And I saw as it were in the middle of the southern sky an image, beautiful and wonderful in the mystery of God, like a human in form. Her face was of such beauty and radiance that I could easier look at the sun than at her; and a great circlet of golden color surrounded her head...

    And this image spoke: “I am the supreme and fiery force, who sets all living sparks alight and breathes forth no mortal things, but judges them as they are. Flying around the circling circle with my upper wings—with wisdom—I have ordered all things rightly.

    But I am also the fiery life of the essence of divinity—I flame above the beauty of the fields and I shine in the waters and I burn in the sun, the moon, and the stars. With the airy wind I rouse to life all things with some invisible life, which sustains all things. For the air lives in viridity and in the flowers, the waters flow as if they are alive, and the sun lives in its own light. When the moon has waned, it is rekindled by the light of the sun so that it might as it were live anew, and the stars shine bright by living as it were in their own light.

    I have also established the pillars that contain the whole circle of the earth—the winds...

    “Therefore I, the fiery force, lie hidden in these things, and they burn because of me, just as breath continually moves a human being and a flickering flame exists within the fire.

    All of these things live in their essences and were not found in death, because I am life. I am also rationality,possessing the wind of the resounding Word, through which every created thing was made; and in all these things I blow, so that none of them might be mortal in its nature, because I am life...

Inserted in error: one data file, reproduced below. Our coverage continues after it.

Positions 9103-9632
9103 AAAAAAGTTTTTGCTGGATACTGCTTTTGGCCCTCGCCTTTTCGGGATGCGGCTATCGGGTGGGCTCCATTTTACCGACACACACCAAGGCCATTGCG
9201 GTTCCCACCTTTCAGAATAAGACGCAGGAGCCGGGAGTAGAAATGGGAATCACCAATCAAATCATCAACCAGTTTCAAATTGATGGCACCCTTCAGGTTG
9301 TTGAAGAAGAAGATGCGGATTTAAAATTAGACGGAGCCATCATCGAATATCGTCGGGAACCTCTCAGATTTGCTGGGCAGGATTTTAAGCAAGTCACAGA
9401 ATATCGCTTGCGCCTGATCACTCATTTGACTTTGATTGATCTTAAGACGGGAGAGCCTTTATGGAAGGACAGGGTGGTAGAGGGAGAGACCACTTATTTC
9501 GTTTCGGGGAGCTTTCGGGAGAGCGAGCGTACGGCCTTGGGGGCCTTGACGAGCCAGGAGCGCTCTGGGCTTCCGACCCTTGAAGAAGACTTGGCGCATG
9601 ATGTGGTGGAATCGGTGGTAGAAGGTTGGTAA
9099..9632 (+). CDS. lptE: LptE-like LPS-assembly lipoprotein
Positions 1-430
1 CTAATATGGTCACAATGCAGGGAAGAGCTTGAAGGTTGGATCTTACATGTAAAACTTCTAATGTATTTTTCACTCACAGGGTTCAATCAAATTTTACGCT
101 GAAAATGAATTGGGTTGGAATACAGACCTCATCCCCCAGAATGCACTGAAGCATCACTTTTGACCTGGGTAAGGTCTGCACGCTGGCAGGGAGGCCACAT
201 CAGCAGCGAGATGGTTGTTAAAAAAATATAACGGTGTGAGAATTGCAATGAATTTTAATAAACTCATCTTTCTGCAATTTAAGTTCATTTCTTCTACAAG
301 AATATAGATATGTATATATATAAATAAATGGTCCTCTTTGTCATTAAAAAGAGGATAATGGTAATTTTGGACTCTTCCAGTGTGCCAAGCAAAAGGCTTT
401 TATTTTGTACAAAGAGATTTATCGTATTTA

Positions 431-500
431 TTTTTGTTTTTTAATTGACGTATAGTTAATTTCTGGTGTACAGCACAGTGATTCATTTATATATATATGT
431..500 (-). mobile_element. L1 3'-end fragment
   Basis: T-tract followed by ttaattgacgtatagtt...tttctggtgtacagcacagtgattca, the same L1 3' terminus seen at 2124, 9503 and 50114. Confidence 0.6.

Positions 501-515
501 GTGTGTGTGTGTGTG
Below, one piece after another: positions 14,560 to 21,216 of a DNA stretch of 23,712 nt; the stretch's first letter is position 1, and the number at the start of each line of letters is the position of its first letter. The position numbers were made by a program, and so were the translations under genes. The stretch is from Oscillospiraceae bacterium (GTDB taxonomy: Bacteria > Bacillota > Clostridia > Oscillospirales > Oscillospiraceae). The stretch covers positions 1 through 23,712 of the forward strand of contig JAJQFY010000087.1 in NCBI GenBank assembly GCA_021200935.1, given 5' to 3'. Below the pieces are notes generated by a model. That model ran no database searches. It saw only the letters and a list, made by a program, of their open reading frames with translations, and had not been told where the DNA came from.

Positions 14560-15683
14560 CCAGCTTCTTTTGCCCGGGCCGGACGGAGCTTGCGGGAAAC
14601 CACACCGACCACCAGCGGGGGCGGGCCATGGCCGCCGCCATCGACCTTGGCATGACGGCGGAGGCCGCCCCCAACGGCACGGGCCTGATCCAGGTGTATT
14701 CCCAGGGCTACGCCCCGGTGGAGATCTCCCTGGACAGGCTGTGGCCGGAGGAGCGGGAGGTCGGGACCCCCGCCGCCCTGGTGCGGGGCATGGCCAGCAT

For I am life, pure and whole, which was not hewn from stones, neither blossomed from branches nor took root from man’s sexual power; but every living thing has taken root in me. For reason is the root, and the resounding Word flourishes within it.

    “Therefore, because God is rational, how could it possibly be that he would not actively work, since his every work flourishes through humankind, whom he made in his image and likeness and in whom he marked out all created things according to their measure? For it was always determined from eternity that God would will his work—humankind—to come into being; and when he perfected this work, he gave all creation to humankind so that humans might do their work with it,in the same way that God himself had made his work, that is, humankind..."

    This First Vision is not about the future but about mysticism and theology. The Final Vision depicted in the illustration above from the Lucca manuscript is almost entirely eschatological in character, by contrast.
    Last edited: Jul 27, 2017